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How to strengthen your core with the kettlebell drag

If you want to get a strong and stable core, then you need to master the kettlebell drag

Get strong by mastering the kettlebell drag.
Get strong by mastering the kettlebell drag. (Istockphoto)

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The plank has had an interesting evolution since it came to prominence as one of the must-do exercises for the core. From static holds, to adding weights, to creating different angles using the high plank or the low plank, this is an exercise that has come a long way. There are many ways to get the most out of a plank, including using it as a foundation position for other exercises. And one of those plank-plus exercises that you should add to your fitness routine is the kettlebell drag.

Using the plank position as the base, this is an exercise that will not just improve your core strength, but also work the abs, increase your balance, and most importantly, test your muscle coordination. Given that the exercise has to be performed with stable shoulders and hips, it adds the all-important rotation factor to your routine. And this means better obliques.

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“Stabiliser, mobilizer, and load transfer core muscles assist in understanding injury risk, assessing core muscle function, and developing injury prevention programs. Moderate evidence of alterations in core muscle recruitment and injury risk exists,” states a study called Core Stability For Injury Prevention in the Sports Health journal on the effects of core training. Limiting this training to just crunches or base planks means not getting enough from other movements like the kettlebell drag.

So how does one do the kettlebell drag? The first step is to master the high plank, or in simpler terms, know how to start in the pushup position. Stability and engagement of the core is key here because the second step is to take a kettlebell (or even a dumbbell) and place it to the side just slightly behind either arm. Now while in the plank position, reach with one hand across your body, past the midline of the chest, and drag the weight to the other side. Now the kettlebell is on the opposite side, so you will have to use the other hand and drag it back to its original position.

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The added advantage to this exercise is that the body enters a dynamic one-arm plank position for a couple of seconds between every rep. Technically, the kettlebell drag is an ‘anti-rotation’ exercise. “An anti-rotation movement is any movement that involves contracting your core and holding it completely still while keeping the rest of your body within just one singular plane, or direction, of motion,” says a WeWorkForIt article on anti-rotation exercises. It uses a basic example to explain how the body enters an anti-rotation position when one is carrying a bag in one arm and still does not tip over to that side.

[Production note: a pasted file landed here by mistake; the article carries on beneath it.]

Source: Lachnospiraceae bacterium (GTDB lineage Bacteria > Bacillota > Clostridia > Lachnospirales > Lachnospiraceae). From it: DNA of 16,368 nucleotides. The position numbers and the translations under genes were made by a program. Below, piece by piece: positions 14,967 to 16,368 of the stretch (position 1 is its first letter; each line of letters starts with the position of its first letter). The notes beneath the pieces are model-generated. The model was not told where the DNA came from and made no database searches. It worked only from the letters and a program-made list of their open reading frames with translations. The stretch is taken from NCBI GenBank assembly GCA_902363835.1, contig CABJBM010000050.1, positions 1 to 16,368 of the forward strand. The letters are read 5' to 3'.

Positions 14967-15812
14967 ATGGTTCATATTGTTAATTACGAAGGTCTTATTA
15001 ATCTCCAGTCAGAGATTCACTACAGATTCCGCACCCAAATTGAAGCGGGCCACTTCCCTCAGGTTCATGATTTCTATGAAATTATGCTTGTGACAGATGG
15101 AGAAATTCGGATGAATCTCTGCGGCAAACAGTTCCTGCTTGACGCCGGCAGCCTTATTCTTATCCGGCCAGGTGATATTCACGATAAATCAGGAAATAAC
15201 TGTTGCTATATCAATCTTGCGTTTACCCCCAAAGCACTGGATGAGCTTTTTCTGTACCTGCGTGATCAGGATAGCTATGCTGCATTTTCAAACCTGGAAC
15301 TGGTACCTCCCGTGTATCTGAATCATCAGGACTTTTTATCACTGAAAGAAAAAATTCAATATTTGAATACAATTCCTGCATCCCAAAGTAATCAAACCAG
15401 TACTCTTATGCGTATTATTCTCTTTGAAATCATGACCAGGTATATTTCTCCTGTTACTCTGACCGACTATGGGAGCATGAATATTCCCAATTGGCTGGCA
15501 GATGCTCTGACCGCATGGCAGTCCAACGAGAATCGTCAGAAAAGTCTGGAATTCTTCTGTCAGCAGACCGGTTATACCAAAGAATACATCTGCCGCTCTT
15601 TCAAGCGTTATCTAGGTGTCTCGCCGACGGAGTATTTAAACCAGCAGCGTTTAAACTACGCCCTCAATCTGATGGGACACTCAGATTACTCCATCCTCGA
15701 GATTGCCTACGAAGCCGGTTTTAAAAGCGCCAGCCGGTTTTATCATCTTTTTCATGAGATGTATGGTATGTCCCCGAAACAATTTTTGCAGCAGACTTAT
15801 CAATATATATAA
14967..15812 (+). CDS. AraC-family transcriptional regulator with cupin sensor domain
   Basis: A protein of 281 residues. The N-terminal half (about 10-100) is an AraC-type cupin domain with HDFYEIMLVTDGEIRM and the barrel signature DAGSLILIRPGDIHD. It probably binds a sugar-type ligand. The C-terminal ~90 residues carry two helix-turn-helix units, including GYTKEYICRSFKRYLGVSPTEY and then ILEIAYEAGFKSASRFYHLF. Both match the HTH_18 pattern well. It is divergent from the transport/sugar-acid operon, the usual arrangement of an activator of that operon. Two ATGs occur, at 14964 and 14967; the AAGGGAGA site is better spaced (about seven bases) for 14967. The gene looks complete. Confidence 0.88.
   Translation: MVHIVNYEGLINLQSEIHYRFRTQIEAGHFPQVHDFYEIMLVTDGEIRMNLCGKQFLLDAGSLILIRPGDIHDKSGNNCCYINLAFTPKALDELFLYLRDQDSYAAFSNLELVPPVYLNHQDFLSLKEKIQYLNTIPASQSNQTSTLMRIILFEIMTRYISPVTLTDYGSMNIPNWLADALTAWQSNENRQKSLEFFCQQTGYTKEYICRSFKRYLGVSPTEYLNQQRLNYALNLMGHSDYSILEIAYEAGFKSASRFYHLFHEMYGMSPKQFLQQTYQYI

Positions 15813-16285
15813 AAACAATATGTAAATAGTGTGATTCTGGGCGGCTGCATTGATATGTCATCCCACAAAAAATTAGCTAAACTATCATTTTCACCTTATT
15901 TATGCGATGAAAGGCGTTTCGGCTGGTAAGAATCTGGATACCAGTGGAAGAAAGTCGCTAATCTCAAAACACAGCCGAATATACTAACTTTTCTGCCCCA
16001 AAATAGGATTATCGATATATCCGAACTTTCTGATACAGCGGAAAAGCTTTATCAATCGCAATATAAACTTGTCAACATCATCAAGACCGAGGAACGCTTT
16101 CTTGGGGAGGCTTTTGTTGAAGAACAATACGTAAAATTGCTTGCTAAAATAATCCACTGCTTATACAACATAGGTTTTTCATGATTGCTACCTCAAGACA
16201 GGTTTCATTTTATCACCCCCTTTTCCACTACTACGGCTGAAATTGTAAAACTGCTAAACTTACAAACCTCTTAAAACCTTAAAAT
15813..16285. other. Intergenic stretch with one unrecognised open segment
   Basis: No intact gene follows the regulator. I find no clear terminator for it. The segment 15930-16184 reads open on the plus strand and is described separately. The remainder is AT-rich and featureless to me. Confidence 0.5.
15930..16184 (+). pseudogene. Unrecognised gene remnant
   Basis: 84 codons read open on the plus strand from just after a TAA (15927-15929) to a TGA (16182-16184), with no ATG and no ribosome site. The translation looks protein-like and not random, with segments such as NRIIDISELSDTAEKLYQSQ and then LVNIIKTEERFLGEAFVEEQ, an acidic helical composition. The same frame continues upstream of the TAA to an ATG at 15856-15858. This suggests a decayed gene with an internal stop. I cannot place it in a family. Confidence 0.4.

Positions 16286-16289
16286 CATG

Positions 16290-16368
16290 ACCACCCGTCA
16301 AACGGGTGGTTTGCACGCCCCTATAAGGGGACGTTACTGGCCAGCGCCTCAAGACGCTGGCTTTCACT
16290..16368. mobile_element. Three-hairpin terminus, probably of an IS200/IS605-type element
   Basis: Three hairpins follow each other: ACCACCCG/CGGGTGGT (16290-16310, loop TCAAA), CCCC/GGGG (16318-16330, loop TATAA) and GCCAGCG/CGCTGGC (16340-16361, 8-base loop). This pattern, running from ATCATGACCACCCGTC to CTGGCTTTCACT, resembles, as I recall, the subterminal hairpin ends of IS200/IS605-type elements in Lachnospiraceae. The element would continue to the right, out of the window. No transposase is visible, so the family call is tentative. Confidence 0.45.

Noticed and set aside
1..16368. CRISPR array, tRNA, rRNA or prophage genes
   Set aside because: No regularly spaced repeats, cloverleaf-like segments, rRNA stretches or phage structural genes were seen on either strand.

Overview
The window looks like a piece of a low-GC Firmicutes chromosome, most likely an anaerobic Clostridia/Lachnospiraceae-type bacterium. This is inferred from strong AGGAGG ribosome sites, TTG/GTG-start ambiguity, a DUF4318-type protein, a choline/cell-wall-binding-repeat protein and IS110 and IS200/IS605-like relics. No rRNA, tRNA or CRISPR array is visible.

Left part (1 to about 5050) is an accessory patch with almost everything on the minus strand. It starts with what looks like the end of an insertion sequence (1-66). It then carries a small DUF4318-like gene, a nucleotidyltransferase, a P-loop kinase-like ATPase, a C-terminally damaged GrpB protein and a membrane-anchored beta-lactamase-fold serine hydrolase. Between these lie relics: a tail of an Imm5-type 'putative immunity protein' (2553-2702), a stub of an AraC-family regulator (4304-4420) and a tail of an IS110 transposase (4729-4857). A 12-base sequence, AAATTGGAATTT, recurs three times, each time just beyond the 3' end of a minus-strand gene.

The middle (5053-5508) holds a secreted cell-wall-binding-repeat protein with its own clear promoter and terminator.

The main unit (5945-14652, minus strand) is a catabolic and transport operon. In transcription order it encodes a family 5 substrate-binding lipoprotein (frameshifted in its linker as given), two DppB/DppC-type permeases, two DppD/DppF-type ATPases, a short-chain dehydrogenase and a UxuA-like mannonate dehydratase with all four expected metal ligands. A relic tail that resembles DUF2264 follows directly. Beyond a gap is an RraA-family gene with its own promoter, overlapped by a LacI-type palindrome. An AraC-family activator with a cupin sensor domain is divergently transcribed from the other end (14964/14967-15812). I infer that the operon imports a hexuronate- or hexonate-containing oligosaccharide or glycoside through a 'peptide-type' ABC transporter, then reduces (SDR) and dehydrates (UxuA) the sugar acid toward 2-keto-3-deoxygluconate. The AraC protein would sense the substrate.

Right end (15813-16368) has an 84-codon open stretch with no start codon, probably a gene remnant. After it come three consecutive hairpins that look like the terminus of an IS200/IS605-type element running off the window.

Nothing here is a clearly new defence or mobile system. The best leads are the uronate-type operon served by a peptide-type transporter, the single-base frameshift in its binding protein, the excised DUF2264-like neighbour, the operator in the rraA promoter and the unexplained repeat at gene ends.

Like any other move, there are levels of progress to this exercise. The most obvious one is the amount of weight to be dragged from one side to the other. To make things more difficult with the same weight, lower down to a forearm plank instead of a high plank position. Variations include placing your feet on a bench for the starting position, and if you really want to test your stability, then place them on a medicine ball. Another small adjustment, for a higher degree of difficulty, is to place the arms under your shoulders rather than under your chest (like you would for a pushup).

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There is also no compulsion to use a kettlebell to do this exercise. You could pretty much drag anything with a challenging weight. Former NFL star Demarcus Ware is a big fan of the exercise and suggests that one can even lift the weight and place it to the other side. The body will reap the benefits of it, as long as it is propped up on three points—two feet and one arm—and pulling weight.

The most important element here is to make sure that your shoulders and hips are stable and not swinging from one side to the other. No swinging, no sinking, and no rising up like you would while attempting a static plank. It is suggested that this exercise be done for time, rather than reps. Start with 30 seconds and rest for 15 seconds at the first attempt and keep progressing to doing it up to one minute.

The exercise progression can be felt by way of the amount of stability built over time. There is a clear indication from the body as you progress, which you will be able to feel with how static you can be at the hips. But for that, you should be doing this three or four times a week, before or after workouts.

Pulasta Dhar is a football commentator and a writer.

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